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TIMELIN E 197 9 SITE INSPECTIO N 1982 EPA test results show heavy metals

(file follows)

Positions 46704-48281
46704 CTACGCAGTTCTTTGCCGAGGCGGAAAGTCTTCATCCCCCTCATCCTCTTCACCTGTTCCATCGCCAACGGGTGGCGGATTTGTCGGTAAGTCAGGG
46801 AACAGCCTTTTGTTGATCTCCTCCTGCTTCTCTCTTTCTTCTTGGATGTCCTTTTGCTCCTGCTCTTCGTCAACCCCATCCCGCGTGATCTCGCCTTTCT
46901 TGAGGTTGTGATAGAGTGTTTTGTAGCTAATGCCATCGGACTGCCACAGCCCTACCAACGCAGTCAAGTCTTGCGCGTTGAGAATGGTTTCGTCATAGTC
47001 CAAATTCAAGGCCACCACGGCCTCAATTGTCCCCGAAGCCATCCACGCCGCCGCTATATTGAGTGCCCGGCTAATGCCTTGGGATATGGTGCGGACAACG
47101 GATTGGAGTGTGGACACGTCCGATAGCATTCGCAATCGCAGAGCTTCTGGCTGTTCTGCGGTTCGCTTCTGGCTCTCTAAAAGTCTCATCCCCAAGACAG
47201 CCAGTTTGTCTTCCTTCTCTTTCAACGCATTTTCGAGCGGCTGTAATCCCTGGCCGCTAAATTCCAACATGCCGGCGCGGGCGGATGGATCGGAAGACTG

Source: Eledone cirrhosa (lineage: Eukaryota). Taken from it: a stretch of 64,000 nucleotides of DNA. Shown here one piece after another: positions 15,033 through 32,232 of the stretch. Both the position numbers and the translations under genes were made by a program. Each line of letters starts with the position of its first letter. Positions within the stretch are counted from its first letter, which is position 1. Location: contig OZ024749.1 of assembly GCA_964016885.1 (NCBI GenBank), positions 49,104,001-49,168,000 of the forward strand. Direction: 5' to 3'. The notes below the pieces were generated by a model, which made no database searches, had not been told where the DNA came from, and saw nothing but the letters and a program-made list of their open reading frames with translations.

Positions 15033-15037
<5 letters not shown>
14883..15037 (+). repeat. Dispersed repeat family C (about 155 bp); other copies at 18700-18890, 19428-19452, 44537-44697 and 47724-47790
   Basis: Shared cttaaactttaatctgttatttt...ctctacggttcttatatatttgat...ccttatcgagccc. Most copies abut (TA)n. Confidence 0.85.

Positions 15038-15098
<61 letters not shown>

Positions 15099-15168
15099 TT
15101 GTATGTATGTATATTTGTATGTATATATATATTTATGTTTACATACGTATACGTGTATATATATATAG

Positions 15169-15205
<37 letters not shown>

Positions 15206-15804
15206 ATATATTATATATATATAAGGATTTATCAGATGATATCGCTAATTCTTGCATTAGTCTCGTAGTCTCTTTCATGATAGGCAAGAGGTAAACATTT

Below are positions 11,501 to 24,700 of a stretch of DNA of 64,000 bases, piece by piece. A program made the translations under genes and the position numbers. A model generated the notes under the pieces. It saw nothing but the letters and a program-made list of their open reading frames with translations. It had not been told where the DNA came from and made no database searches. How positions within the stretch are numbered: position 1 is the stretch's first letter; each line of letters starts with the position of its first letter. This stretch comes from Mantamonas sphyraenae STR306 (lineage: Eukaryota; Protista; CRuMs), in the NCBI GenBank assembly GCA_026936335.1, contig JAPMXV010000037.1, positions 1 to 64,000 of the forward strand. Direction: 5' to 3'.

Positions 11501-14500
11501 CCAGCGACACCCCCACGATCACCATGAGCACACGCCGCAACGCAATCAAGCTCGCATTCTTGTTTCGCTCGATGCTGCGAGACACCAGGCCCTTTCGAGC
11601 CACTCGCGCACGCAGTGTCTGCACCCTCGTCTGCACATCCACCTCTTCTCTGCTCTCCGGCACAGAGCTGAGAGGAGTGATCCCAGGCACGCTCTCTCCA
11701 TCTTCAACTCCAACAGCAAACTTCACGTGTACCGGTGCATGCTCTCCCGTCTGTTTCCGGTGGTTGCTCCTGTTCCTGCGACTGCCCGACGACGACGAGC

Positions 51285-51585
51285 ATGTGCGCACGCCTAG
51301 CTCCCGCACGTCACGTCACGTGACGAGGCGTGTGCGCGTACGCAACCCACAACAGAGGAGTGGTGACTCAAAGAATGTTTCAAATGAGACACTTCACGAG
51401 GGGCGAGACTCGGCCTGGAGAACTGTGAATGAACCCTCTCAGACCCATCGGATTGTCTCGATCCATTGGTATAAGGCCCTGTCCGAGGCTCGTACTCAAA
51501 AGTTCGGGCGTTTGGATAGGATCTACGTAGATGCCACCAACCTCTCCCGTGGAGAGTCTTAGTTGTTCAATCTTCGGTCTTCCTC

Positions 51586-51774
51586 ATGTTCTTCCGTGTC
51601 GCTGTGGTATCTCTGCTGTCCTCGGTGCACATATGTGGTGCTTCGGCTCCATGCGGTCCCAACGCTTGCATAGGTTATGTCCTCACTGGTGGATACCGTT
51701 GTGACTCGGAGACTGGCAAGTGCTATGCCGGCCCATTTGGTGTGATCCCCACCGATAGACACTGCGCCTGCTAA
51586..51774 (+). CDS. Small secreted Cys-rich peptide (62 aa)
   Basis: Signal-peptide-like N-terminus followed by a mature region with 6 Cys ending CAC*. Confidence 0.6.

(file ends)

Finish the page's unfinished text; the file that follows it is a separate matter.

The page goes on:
TIMELIN E 197 9 SITE INSPECTIO N 1982 EPA test results show heavy metals in ground and surface water 1979 Site Discovery 1983 EPA places the site on the National Priorities List (NPL) NP L Ford identified four areas for potential remediation; three were designated disposal areas and the fourth was suspected due to lack of vegetation during preliminary site survey. EPA’s Environmental Photographic Interpretation Center issued analysis to support site investigation, but EPA site managers did not take advantage of aerial photography, and could only speculate about locations of potential disposal sites. EPA requested information. Ford submitted incomplete documents and did not submit required information about hazardous substances disposed. EPA did not follow up or enforce. 1984 EPA identified Ford as a potential liable party for site contamination 1984 Ford conducts initial site investigation STUDY OF REMEDIA L OPTIONS 1984 1987 EPA asked Ford to assess risk associated with contamination 1988 EPA issued a record of decision (ROD) ROD provides a long-term monitoring program. EPA believed Ford had complied with orders to remove all contaminants and issued a “no further action remedy, ” which included a monitoring program. ROD 1989 EPA instructed Ford to perform long-term monitoring REMEDIATIO N The first year yielded acceptable test results. EPA and Ford agreed to reduce number of wells tested and substances/chemicals tested for in potable and ground water. Ford discontinued surface water monitoring because no pollutants exceeded acceptable levels. EPA approved. “In 1969 alone. . . the. Mahwah factorygenerated 84, 000 cubic yards of waste, including 1. 3 million gallons of paint sludge. That’s enough waste to fill 25 Olympic swimming pools. ” - Jan Barry, Reporter for The Record 1990 Ford removed an additional 600 cubic yards of waste 1993 EPA published a Notice of Intent of Deletion from the NPL Detection of contaminants in ground water was sporadic and inconsistent, and no contamination was detected migrating from the site. There are no records showing EPA notified public of intention to delist and no 30 day public comment period. 1994 EPA deleted the Site from the NPL 1998 EPA conducted its first 5 -year review for the Site They did notify the community of the review or its results. EPA concluded the site was “protective of human health and the environment. ” 2001 Ford released its final long-term monitoring report They recommended discontinuing the monitoring program. Sample results from wells that showed sporadic levels of arsenic and lead above acceptable levels between 1990 -1995 were tested again and levels were shown to be “protective of human health and the environment. ” 2003 EPA issued an addendum to the 1998 5 -Year Review 2004 Renewed interest in the site 2004 Ford initiated removal actions in December and removed over 24, 000 tons of waste. Due to renewed interest in the site, Ford turned over documents not included during the initial request of 1983. 2005 Toxic Legacy Series is published in The Record 2005 EPA issued orders to Ford and the Borough for further Site Investigation 2006 NP L 2006 EPA restored the Site to the NPL “The chemical cocktail that makes up Ford Motor Company paint sludge is a 20 th century wonder, a new compound that in some ways defies reason, for even the volatile organic chemicals (VOCs) that ought to have long ago dissipated when exposed to the air remain trapped inside the hardened sludge, waiting to release gas as much as fifty years later. ” - Chuck Stead, Ph. D Environmental Studies